J. K. Rowling … confirmed Tuesday on Twitter that Jewish wizards attended Hogwarts.”
I was keenly aware of my Jewishness when I enrolled at Hogwarts in that faraway fall of 1949. To be sure, many of the more overtly anti-Semitic trappings were by that time long gone—the pork-levitation requirement dropped, Riding the Jew’s Horn renamed Quidditch, the school’s official symbol changed from the swastika to its current rather silly coat of arms (sensitively, if a bit belatedly, in 1938).Still, the anti-Semitism of my time, though subtler, wasn’t any less pervasive. This was the anti-Semitism of passing remarks—a well-meaning professor noting that my wand grip was “in the Semitic style,” or that my choice of a certain spell was “crafty.” It was the anti-Semitism of assumptions—no professor ever considered that I might desire to become an auror, or aspire to a position in the Ministry of Magic, even though Jews had been finding placement in both for decades. Instead, they simply assumed that I’d opt for a traditionally Jewish industry, such as the invisibility-garment trade, or wand wholesaling.
And it was the anti-Semitism of exclusion. Like all Jewish students in those days, I knew that I had no hope of admission to any of the four major houses. Instead, I faced the rather unappetizing choice of joining the Jewish house, Hilleliaria, or remaining unaffiliated. No Jew penetrated the major houses (other than Slytherin’s heavily Jewish house-elf staff) until my senior year, in 1956, when Hufflepuff admitted the star Quidditch player Meyer Levinson. I was friendly with Meyer, who was something of a hero to his fellow Jewish students, and he confided to me that, in Hufflepuff—though he was admired, even idolized, for his athletic talents—even he encountered the occasional contemptuous glance. It would be another twenty years before Ravenclaw became the first house to admit Jews in significant numbers, and it remained the singular house for Jewish, black, and gay wizards until full integration was enforced by an act of Parliament, in 1992. Yes, 1992.
These facts will likely surprise Hogwarts students today, especially those acquainted with the broader history of Judaism at their school. Jews were admitted as early as 1878, when Headmaster Eupraxia Mole, after receiving a justly famous letter from the Chief Dybbuk of Poland, recommended it. Assimilated wizards of Jewish ancestry began making their mark at the school long before that—probably the best known being Disraeli’s wizard brother, Nigel (Ravenclaw, 1829)—and the Jewish influence at Hogwarts extends back even further. Maimonides was warmly received in 1191, and though Spinoza’s invitation to deliver a series of lectures, in 1652, was met with protests, organizers were careful to note that it was the philosopher’s virulent anti-wizarding stance that they objected to, not his Jewish extraction.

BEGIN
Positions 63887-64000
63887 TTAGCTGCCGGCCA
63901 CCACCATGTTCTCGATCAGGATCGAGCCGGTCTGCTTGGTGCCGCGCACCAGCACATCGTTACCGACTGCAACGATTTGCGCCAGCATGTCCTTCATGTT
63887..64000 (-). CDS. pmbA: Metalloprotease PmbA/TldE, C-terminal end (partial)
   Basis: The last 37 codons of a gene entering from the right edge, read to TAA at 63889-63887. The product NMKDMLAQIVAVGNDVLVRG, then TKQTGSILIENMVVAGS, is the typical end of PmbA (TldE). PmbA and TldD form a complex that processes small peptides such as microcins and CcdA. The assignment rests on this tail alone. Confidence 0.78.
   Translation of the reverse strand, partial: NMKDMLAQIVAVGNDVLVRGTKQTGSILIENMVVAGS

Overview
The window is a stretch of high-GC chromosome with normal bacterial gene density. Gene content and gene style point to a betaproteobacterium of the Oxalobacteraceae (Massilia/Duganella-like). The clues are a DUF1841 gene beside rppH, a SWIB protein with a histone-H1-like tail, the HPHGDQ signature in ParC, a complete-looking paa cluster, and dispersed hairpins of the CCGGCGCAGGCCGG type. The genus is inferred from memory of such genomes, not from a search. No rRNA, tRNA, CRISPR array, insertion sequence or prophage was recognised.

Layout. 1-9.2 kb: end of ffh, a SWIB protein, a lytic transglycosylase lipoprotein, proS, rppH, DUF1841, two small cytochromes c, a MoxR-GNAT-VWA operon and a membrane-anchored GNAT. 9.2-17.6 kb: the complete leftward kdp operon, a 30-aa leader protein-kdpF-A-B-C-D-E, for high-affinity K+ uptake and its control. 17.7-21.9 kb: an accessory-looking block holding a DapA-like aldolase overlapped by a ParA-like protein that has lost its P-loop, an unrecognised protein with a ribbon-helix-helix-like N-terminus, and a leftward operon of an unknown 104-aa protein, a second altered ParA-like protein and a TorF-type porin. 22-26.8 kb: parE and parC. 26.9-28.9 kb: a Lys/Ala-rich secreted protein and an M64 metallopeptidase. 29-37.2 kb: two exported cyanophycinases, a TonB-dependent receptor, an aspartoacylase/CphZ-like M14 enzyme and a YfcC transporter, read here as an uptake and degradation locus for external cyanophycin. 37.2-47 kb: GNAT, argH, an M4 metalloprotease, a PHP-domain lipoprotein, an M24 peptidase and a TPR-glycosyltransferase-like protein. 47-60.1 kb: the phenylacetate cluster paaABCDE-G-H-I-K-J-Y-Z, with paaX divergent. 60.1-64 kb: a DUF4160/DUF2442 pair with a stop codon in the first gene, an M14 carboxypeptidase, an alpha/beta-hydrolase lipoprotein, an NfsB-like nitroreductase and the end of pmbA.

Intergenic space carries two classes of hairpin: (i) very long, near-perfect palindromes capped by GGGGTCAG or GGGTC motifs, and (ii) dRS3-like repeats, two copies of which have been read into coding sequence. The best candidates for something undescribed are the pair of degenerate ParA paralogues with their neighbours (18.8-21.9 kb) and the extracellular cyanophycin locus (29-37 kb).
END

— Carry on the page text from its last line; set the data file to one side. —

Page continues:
A turning point in the story of anti-Semitism at Hogwarts came in 1920, when Jewish enrollment, buoyed by excellent Wizarding Admissions Test scores, peaked at thirty per cent. Complaints began to circulate that the “character of the place” was changing. These were vague comments, but no one mistook their meaning. The conservative Board of Governors (which, for the record, did not admit a Jew until Robert Rubin joined, in 1995) exerted enormous pressure on Headmaster Phineas Nigellus Black to “do something about it,” and the Class of 1926 was the first to be subject to the notorious Jewish quotas that would stand for almost fifty years. There were no hard numbers, of course—only a directive to the admissions committee to begin placing less weight on test scores and more on certain vaguely defined categories such as “character,” “fitness,” and “spell diction.” But it was enough.
Of course, the situation at Hogwarts had never been anywhere near as bad as at the universities in Eastern and Central Europe, where Jewish wizards as eminent as Freud and Einstein, unable to secure teaching appointments, were forced to use their magic in the service of formulating bizarre Muggle theories. Nor was Hogwarts ever the site of anti-Semitic violence, seen at too many of the Hungarian and Austrian wizarding schools during the tumultuous years after the First World War. There, student “demonstrations” often included the use of the so-called Jewish spells, cruel incantations that caused the peyes (side curls) to become scalding hot, the phylacteries to tighten around the wearer’s head—and, of course, the notorious “kipa spinner.”
No, Hogwarts was never the setting for any bigotry as brutal as that, and if I persist in recalling the minor injustices it is for the sake of guarding against future anti-Semitism in its most subtle forms. And so it is that, as I write this, I shed a tear of sadness but also of hope—for all the Jewish witches and wizards who have passed through the Entrance Hall over the years, and for many more to come.